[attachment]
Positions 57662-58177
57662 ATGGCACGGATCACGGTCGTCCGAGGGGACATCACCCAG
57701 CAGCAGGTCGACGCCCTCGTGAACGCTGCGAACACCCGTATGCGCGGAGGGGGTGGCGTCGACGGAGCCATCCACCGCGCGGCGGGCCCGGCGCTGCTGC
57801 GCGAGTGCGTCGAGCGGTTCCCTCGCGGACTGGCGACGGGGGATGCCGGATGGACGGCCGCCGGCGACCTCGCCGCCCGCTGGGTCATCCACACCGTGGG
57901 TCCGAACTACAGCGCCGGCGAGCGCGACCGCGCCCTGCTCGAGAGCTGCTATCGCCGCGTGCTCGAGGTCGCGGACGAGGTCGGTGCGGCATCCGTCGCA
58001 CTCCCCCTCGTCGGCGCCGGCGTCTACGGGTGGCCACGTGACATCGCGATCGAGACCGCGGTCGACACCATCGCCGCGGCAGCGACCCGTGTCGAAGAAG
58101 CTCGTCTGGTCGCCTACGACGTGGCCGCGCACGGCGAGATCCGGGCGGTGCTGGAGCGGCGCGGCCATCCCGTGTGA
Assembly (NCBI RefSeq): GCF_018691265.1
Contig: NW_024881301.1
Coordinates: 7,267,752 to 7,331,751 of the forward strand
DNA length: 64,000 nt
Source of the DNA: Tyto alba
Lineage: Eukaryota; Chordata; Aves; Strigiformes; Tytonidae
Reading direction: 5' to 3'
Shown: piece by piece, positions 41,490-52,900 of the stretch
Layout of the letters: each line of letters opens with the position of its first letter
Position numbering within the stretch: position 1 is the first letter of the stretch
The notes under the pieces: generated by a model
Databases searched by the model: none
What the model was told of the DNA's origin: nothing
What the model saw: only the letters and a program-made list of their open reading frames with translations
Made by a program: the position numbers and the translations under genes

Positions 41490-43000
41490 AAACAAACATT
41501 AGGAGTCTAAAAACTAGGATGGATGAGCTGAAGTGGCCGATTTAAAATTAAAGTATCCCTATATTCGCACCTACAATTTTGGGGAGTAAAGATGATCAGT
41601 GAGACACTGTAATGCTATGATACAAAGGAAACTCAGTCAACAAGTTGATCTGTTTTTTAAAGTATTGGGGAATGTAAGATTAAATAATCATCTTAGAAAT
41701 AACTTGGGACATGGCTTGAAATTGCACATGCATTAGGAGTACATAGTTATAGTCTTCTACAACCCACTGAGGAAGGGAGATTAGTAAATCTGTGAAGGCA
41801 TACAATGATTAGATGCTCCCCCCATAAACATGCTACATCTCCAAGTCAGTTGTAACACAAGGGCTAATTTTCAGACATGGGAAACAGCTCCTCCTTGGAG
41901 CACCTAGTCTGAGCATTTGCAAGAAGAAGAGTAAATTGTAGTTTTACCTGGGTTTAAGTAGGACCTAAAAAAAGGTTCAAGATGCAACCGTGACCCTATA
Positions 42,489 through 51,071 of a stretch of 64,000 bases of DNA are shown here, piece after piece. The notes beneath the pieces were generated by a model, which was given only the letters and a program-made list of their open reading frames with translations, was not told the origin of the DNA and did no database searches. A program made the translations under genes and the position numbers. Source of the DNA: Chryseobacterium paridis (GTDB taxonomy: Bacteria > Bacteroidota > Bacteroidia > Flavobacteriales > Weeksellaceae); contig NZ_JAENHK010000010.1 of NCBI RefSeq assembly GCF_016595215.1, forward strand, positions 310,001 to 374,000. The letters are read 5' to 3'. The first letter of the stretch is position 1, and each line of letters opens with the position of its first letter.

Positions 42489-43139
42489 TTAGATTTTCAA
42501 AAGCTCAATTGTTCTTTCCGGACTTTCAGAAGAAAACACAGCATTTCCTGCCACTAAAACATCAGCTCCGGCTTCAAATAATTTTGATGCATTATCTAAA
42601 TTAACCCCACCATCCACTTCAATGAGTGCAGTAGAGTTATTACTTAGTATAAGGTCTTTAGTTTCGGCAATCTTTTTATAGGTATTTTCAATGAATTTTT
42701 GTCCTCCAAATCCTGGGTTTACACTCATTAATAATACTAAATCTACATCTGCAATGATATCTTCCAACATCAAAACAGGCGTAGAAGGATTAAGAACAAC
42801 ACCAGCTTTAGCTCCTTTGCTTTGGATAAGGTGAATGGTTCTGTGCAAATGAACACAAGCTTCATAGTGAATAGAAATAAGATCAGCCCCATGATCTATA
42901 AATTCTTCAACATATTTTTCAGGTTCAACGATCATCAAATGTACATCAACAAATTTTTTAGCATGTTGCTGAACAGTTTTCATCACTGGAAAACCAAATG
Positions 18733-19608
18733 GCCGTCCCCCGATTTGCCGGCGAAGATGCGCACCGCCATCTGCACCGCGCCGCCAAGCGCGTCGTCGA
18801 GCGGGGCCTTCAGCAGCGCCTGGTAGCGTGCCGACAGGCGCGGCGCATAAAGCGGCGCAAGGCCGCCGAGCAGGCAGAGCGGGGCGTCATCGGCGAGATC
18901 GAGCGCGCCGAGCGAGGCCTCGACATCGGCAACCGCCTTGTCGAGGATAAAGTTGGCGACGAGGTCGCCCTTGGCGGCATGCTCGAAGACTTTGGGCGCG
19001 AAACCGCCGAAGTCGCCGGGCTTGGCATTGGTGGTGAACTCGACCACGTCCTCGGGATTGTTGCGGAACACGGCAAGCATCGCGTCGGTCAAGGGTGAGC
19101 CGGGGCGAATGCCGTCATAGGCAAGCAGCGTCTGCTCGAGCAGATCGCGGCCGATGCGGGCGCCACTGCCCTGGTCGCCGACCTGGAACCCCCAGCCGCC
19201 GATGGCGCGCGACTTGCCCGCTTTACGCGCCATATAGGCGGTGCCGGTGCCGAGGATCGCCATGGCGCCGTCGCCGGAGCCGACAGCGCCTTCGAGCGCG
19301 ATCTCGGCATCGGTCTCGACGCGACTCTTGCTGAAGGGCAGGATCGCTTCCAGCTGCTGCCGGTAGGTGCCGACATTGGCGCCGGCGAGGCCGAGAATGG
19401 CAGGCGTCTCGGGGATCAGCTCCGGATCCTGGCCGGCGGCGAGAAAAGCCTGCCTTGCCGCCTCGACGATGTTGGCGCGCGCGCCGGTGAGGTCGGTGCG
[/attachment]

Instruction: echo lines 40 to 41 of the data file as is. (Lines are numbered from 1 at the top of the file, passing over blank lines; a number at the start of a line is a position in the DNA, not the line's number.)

18801 GCGGGGCCTTCAGCAGCGCCTGGTAGCGTGCCGACAGGCGCGGCGCATAAAGCGGCGCAAGGCCGCCGAGCAGGCAGAGCGGGGCGTCATCGGCGAGATC
18901 GAGCGCGCCGAGCGAGGCCTCGACATCGGCAACCGCCTTGTCGAGGATAAAGTTGGCGACGAGGTCGCCCTTGGCGGCATGCTCGAAGACTTTGGGCGCG